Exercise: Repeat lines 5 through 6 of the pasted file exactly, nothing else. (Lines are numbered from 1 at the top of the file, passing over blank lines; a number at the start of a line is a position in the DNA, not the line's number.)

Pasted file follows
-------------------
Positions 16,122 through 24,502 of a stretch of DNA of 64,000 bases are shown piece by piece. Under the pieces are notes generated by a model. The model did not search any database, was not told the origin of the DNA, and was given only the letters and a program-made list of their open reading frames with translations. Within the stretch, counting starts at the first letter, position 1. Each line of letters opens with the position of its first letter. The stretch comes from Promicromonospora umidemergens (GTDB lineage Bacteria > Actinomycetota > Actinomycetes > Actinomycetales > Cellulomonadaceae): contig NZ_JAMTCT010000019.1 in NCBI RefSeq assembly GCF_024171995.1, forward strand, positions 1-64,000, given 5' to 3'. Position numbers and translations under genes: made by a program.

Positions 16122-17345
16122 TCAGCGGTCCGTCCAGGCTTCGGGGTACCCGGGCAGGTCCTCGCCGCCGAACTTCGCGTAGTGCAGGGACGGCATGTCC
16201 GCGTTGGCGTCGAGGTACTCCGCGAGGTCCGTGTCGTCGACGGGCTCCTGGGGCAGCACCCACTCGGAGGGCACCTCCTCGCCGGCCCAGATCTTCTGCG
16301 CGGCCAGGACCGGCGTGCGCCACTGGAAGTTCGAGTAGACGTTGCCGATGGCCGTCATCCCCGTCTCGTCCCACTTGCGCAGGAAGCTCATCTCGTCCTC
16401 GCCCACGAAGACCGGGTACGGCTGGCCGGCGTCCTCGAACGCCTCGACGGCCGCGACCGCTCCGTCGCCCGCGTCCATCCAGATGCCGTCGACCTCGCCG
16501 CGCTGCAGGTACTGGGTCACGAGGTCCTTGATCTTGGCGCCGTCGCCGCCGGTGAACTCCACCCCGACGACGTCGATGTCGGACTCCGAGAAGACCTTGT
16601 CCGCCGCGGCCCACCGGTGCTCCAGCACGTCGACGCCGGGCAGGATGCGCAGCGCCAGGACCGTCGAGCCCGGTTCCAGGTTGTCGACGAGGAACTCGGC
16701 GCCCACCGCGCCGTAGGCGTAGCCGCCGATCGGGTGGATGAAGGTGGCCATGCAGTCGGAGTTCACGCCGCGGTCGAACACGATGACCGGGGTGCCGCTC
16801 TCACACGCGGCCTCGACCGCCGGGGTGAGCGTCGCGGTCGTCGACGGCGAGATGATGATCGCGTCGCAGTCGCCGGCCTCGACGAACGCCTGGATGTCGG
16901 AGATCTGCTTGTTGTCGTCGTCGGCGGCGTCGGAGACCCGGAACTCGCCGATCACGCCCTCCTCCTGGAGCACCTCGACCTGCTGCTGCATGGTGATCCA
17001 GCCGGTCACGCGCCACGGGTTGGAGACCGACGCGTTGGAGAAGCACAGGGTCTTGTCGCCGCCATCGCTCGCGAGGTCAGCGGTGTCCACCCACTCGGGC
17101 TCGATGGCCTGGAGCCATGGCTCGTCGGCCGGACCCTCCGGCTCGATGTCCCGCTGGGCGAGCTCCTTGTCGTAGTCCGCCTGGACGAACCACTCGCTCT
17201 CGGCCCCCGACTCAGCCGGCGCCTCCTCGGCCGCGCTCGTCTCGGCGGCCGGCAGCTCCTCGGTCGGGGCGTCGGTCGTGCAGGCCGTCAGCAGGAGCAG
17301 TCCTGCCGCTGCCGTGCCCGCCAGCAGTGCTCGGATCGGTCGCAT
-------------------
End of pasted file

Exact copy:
16301 CGGCCAGGACCGGCGTGCGCCACTGGAAGTTCGAGTAGACGTTGCCGATGGCCGTCATCCCCGTCTCGTCCCACTTGCGCAGGAAGCTCATCTCGTCCTC
16401 GCCCACGAAGACCGGGTACGGCTGGCCGGCGTCCTCGAACGCCTCGACGGCCGCGACCGCTCCGTCGCCCGCGTCCATCCAGATGCCGTCGACCTCGCCG